“The Little Prince,” is children’s chapter book full appeal for children and adults alike, and it also happens to be my favorite book of all time! It was originally written in French in 1943 by WWII pilot Antione de Saint-Exupéry. It’s revered as a classic and is the most translated French work, now in more than 250 languages and dialects.
The story revolves around a pilot who crash-lands in the middle of the desert only to mysteriously meet a strange little boy, a little prince. The boy tells the pilot about his journey getting to the desert; he explains why he left his home on a tiny asteroid, the planets he’s visited, the people he’s met along the way and the lessons he’s learned.
The little prince and the many other characters that inhabit the world are bursting with charm. There’s a king who thinks he rules the universe but has no subjects, a man who believes he is the richest and most handsome man on his planet and many other quirky characters.
Continue reading “Books We Love: The Little Prince”
The Unbound Book Festival is returning for its second year to the Stephens College campus on Saturday, April 22! This free, all-day event will feature nationally renowned authors discussing, signing and reading from their books. Enjoy programs and panel discussions about fiction, nonfiction and poetry.
There will be authors for youth, too, funded in part by the Friends of the Columbia Public Library. A wide range of children’s and young adult writers and illustrators will be sharing their work, including Barney Saltzberg, Jan Spivey Gilchrist, Zac Brewer, Brian Katcher and Ibtisam Barakat.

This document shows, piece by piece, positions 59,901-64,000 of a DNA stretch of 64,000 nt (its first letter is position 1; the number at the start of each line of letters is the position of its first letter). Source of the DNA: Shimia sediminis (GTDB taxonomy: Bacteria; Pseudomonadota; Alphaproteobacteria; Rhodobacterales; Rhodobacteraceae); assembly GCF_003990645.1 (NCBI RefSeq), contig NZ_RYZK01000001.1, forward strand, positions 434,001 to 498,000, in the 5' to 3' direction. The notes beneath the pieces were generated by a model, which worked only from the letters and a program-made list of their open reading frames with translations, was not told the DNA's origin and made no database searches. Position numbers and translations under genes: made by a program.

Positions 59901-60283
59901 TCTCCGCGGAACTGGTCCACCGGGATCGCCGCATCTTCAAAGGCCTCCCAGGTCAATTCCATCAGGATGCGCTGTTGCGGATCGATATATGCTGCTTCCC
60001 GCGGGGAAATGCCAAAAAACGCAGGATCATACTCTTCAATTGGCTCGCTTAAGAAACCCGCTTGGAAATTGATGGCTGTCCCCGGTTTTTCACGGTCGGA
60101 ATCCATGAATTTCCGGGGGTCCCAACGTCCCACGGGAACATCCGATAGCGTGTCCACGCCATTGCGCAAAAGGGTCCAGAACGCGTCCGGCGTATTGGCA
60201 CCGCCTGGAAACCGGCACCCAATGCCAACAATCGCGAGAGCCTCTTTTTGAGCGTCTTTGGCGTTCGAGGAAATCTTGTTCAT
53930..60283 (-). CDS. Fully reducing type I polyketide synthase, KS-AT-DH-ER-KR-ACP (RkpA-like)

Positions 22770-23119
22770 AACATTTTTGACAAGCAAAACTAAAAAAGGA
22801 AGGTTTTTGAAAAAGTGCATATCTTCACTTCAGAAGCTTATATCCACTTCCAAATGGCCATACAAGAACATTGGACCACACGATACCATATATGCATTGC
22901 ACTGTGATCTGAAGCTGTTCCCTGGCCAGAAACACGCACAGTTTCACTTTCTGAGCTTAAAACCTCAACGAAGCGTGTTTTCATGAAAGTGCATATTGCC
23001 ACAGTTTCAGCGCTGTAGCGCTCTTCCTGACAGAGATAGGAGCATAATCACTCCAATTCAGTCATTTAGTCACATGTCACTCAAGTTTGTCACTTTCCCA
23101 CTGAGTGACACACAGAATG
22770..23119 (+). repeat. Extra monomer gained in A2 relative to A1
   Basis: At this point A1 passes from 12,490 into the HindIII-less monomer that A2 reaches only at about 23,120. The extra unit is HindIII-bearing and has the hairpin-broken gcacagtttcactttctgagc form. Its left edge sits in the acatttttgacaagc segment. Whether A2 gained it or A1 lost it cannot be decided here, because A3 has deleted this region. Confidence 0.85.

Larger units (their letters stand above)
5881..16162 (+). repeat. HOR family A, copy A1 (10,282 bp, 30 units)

Events for Children and Teens
Warehouse Theater Stephens College
Bestselling children’s author and performer Barney Saltzberg kicks things off with music and stories for little ones. Continue reading “Unbound Book Festival: Children’s & Teen Authors”
Well, I did it! I started eating healthy–no more junk food for me. Changing my diet has been the hardest thing I have done in a long time. (I love my carbs!) As difficult as it is, I know it’s even more difficult to encourage your entire family to eat healthy. Especially if your kids are picky eaters.
Now that spring has arrived and fresh foods are becoming more available at the grocery stores and farmers markets, I thought I would sneak you some ideas for healthy snacks that are silly, simple and fun. I hope these quirky cuisines inspire your little ones to try some new healthy foods.
These cute little guys only require three ingredients: grapes, skewers and cute candy eyes (you can use frosting eyes if you choose). Continue reading “Food, Glorious Food!!!”
Spring is officially here! It’s time to put your winter mittens in storage and replace them with your gardening gloves. As you start stretching your green thumb after the winter season, take some time for you and your child to learn more about plants and gardening. Check out some library books on the subject, plant something together and sing the rhyme below.
Watch It Bloom
Here is a green leaf (hold out one palm)
And here is a green leaf (hold out other palm)
That, you see, makes two (hold up two fingers)
Here is a bud (cup hand together)
That makes it a flower (slowly open hands)
Watch it bloom for you (slowly open hands)
~Perry Public Library
Friends are such a gift! The best ones not only allow us to be ourselves but also lift us up when we are down. To quote former First Lady Eleanor Roosevelt, “Many people will walk in and out of your life, but only true friends leave footprints in your heart.”
Learning to make friends is an important part of early childhood. Take it from Piglet in “Winnie the Pooh,” “It’s so much more friendly with two.” But for many children, stepping out of their comfort zones, interacting with others and forming these important relationships can be challenging.
Parents and guardians can help pave the way by providing ample social opportunities, such as play dates, which allow children to make friends at their own pace. Equally important is reading with your child about making and keeping friends. Here are just a few of the many friendship books we offer at DBRL to help you get started:
All DBRL libraries will be closed to the public on Friday, March 10 so that staff may have a day of training. However, this doesn’t mean your fun has to stop. Celebrate the day with a bit of history!